( Photo Credit: Andre Ringuette / Getty Images )

By: Pierce Brody | Follow me on Twitter @PierceBrody3

The 2019 NHL playoffs were supposed to be the Tampa Bay Lightning’s year. In recent memory, they had put together one of the most dominant regular seasons, finishing with the then-record 62 wins and just 16 losses. They had the league’s best offense, the best defense, and the best power play. They had the league’s leading scorer, Nikita Kucherov, and the likely Vezina Trophy winner in net, Andrei Vasilevskiy. They were the odds-on favorites to win the Stanley Cup. But then the playoffs started, and everything fell apart.

In the first round, the Lightning faced off against the Columbus Blue Jackets, a team that had barely squeaked into the playoffs and had never won a playoff series in their history. Needless to say, they won the most unlikely of series in dominant fashion.

Our Boston Bruins have drawn uncomfortable comparisons all season long to that Tampa Bay team, in addition to their many more flattering comparisons. The Presidents Trophy curse is still alive and well, but despite the shocking and disappointing loss to the Florida Panthers, these record-breaking Bruins are not that 2019 team, for better and for worse.

Firstly, the on-ice product was not as similar, despite identical first-round exits. Although they ended up in the same place, the Lightning’s playoff exit was highlighted by multiple lopsided losses and an inability to solve Sergei Bobrovsky. The Bruins, meanwhile, could have closed their series out in five games before collapsing defensively in three very close games.

The opponents were also quite different. The Blue Jackets were barely competing for a spot and had geared up for that rare playoff appearance with nothing to lose. Many players, like Bobrovsky, were upcoming free agents, and this was likely the last competitive season before another trip to the lottery.

The Panthers, meanwhile, were a reigning Presidents Trophy winner who had their own disappointing exit last season. While they only squeaked into the playoffs, their past offseason was built around being a more consistent threat in the postseason, which seems to have worked against Toronto as well.

The dissimilarities don’t stop there. Unfortunately for the Bruins past and present, the Lightning were just beginning to enter their prime. With Steven Stamkos at 28, Brayden Point at 22, Kucherov at 25, and Vasilevskiy at 24, they were primed to be even better the following year. The Bruins do not have the same luxury of age.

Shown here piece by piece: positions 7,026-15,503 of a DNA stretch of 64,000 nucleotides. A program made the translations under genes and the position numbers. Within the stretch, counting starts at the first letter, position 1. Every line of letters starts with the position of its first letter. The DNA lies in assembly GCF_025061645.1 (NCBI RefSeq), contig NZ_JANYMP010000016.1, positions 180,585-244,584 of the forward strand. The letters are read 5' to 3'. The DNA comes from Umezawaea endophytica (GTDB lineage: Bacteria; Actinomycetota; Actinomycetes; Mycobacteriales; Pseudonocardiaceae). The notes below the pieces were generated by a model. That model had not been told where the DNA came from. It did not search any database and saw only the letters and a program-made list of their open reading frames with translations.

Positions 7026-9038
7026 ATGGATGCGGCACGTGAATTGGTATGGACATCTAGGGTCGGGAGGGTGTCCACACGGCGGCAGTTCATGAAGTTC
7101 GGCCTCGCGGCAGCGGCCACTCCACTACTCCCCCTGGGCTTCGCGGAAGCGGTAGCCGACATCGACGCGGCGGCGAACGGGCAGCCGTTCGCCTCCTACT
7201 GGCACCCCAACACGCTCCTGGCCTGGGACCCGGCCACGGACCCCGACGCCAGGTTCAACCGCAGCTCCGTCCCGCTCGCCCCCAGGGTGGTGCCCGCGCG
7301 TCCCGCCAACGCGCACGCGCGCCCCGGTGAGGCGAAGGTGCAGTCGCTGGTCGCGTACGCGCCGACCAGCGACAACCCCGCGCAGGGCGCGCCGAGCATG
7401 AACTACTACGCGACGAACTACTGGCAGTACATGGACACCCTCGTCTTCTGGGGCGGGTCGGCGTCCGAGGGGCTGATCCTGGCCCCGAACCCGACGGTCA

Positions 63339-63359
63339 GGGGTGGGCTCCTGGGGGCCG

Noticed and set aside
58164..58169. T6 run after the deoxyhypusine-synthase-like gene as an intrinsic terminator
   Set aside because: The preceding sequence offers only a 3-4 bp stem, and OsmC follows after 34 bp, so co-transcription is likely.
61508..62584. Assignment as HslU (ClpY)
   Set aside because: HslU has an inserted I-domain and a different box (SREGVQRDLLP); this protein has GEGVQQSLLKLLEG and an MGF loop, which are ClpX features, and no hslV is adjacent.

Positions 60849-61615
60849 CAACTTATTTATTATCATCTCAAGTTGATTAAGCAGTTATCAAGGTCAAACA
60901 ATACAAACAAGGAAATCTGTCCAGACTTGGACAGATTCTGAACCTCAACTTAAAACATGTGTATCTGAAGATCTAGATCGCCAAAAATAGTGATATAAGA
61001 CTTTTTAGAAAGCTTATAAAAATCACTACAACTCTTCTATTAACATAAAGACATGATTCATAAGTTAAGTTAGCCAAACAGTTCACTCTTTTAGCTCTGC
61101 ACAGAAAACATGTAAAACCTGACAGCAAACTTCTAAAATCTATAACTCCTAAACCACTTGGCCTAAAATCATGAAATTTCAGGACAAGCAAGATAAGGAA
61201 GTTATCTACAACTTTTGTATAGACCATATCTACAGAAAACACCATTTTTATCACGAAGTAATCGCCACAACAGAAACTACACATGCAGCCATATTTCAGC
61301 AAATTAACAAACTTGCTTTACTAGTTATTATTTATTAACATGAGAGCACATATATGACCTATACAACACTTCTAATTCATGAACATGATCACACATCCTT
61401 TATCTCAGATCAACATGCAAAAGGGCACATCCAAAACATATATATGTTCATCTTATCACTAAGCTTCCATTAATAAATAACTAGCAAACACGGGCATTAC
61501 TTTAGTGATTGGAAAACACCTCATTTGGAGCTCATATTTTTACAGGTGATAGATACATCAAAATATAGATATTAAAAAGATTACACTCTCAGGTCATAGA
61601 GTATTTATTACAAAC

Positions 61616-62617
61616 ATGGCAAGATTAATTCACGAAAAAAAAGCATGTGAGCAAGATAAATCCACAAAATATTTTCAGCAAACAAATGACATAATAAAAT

David Krejci and Patrice Bergeron are real threats to retire despite being the top two centers on an offensive juggernaut. Former household names Brad Marchand and Taylor Hall are showing they’re on the wrong side of 30. However, there is some young talent that is somewhat similar, as David Pastrnak, Charlie McAvoy, Pavel Zacha, and Jake DeBrusk are now entering their primes. Furthermore, Trent Frederic and Jeremy Swayman are still on rookie deals.

Unlike Tampa, the Bruins will likely lose a step as they prepare to find their next captain, but a fall from contention shouldn’t be expected. Yet age and potential aren’t the only things that can derail a multi-year titan.

The salary cap situation is, unfortunately, similar between these two teams. Tampa’s exodus of players due to salary cap constraints in the last half-decade is truly remarkable. From Ryan McDonough to J.T. Miller, the train out of Tampa hasn’t slowed. The Bruins have had their own fair share of cap casualties over the years, and this offseason will be no different.

There’s no way to know who will return this offseason and how much cap space will be left until Don Sweeney starts calling his shots again. Everything will be on the table, from Trent Frederic’s restricted free agency to Taylor Hall’s bloated contract.

While the Bruins won’t have as many rising stars entering contract years as the Lightning did, next year’s cap space will be a painful reset. Truly, these teams were never going to be identical despite the eerie likeness on and off the ice. As the resemblance appears to be little more than a cruel pattern, we can only guess how these next few seasons will unfold for the once-dominant Boston Bruins.